Lifestyle and home remediesBy Mayo Clinic Staff
At home, you can begin chipping away at problem behaviors of oppositional defiant disorder by practicing these strategies:
- Recognize and praise your child's positive behaviors. Be as specific as possible, such as, "I really liked the way you helped pick up your toys tonight."
- Model the behavior you want your child to have.
- Pick your battles and avoid power struggles. Almost everything can turn into a power struggle, if you let it.
- Set limits and enforce consistent reasonable consequences.
- Set up a routine by developing a consistent daily schedule for your child. Asking your child to help develop that routine may be beneficial.
- Build in time together by developing a consistent weekly schedule that involves you and your child spending time together.
- Work with your partner or others in your household to ensure consistent and appropriate discipline procedures. Enlist support from teachers, coaches and other adults who spend time with your child.
- Assign a household chore that's essential and that won't get done unless the child does it. Initially, it's important to set your child up for success with tasks that are relatively easy to achieve and gradually blend in more important and challenging expectations. Give clear, easy-to-follow instructions.
- Be prepared for challenges early on. At first, your child probably won't be cooperative or appreciate your changed response to his or her behavior. Expect behavior to temporarily worsen in the face of new expectations. This is called an "extinction burst" by behavior therapists. Remaining consistent in the face of increasingly challenging behavior is the key to success at this early stage.
With perseverance and consistency, the initial hard work often pays off with improved behavior and relationships.
Feb. 06, 2015
- Oppositional defiant disorder. In: Diagnostic and Statistical Manual of Mental Disorders DSM-5. 5th ed. Arlington, Va.: American Psychiatric Association; 2013. http://www.psychiatryonline.org. Accessed Nov. 20, 2014.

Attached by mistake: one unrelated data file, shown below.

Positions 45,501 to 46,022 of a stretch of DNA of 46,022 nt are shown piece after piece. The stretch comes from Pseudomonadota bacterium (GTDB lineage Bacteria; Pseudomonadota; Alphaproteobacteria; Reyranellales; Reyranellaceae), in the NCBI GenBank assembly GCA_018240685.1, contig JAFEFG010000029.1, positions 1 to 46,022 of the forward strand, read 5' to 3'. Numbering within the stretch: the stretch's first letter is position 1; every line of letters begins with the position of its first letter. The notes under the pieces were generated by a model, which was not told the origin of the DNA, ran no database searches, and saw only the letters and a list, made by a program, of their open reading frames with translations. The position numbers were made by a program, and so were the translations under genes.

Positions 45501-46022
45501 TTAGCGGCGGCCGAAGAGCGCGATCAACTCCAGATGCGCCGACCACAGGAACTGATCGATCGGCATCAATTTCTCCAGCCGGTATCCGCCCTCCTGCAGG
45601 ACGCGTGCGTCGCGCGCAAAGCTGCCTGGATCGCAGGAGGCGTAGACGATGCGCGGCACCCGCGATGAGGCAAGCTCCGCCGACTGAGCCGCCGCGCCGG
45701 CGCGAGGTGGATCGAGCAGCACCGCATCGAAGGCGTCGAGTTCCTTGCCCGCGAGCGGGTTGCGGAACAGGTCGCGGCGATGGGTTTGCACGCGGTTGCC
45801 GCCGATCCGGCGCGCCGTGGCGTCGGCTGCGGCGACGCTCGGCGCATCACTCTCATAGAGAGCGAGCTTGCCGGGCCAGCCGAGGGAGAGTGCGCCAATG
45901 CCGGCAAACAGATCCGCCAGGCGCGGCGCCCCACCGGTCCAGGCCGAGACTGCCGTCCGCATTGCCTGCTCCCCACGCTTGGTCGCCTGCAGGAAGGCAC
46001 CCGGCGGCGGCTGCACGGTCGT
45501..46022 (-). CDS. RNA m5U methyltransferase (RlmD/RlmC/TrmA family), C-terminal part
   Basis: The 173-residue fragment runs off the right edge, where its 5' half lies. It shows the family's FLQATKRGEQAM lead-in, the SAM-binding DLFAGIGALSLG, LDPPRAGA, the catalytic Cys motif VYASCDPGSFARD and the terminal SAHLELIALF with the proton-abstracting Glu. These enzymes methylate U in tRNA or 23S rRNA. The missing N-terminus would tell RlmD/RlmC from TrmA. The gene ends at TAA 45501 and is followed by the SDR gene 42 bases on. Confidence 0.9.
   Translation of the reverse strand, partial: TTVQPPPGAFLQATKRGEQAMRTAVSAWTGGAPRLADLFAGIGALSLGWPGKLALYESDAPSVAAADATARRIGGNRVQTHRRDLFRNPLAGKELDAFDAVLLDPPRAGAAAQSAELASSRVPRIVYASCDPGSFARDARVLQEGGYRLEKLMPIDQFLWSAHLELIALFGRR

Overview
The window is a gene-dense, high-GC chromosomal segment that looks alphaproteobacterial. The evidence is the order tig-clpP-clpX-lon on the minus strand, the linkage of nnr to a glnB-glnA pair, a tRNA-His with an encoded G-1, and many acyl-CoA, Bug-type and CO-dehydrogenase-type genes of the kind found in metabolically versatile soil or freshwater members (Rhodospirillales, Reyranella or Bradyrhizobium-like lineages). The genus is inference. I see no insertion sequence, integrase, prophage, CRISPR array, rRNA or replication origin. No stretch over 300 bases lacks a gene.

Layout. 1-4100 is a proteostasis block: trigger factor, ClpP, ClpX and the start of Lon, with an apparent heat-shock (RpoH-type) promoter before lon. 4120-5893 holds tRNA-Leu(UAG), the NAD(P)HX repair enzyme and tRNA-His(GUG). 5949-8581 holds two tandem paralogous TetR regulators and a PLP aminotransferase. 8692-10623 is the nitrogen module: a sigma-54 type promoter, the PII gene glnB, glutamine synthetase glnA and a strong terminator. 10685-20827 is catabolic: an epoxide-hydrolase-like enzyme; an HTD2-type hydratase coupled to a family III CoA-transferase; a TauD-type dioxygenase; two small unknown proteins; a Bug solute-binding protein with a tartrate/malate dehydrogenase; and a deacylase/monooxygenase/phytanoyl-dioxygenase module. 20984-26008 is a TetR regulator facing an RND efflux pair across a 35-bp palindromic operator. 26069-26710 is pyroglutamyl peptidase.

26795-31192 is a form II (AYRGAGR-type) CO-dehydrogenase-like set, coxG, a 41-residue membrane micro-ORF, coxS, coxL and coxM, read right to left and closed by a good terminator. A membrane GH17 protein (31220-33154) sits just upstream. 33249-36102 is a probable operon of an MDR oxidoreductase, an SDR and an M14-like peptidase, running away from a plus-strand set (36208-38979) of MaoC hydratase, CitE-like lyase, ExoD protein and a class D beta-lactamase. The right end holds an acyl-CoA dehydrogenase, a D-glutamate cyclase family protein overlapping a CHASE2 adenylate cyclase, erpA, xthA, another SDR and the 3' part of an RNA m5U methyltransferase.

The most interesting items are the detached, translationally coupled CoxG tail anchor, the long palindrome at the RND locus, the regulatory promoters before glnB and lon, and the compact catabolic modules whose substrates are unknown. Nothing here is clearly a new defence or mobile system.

- Highlights of changes from DSM-IV-TR to DSM-5. American Psychiatric Publishing. http://www.dsm5.org/Pages/Default.aspx. Accessed Nov. 21, 2014.
- Gabbard GO. Textbook of Psychotherapeutic Treatments. Arlington, Va.: American Psychiatric Publishing; 2014. http://psychiatryonline.org/doi/full/10.1176/appi.books.9781585625048.gg40. Accessed Nov. 21, 2014.
- Hales RE, et al. The American Psychiatric Publishing Textbook of Psychiatry. 6th ed. Washington, D.C.: American Psychiatric Publishing; 2014. http://www.psychiatryonline.org/resourceToc.aspx?resourceID=5. Accessed Nov. 21, 2014.
- Facts for families: Children with oppositional defiant disorder. American Academy of Child & Adolescent Psychiatry. http://www.aacap.org/aacap/Families_and_Youth/Facts_for_Families/Facts_for_Families_Pages/Children_With_Oppositional_Defiant_Disorder_72.aspx. Accessed Nov. 21, 2014.
- Oppositional defiant disorder guide. American Academy of Child & Adolescent Psychiatry. http://www.aacap.org/aacap/Families_and_Youth/Resource_Centers/Oppositional_Defiant_Disorder_Resource_Center/Home.aspx. Accessed Nov. 21, 2014.
- Tervo RC (expert opinion). Mayo Clinic, Rochester, Minn. Dec. 16, 2014.
- Qaadir A (expert opinion). Mayo Clinic, Rochester, Minn. Jan. 26, 2015.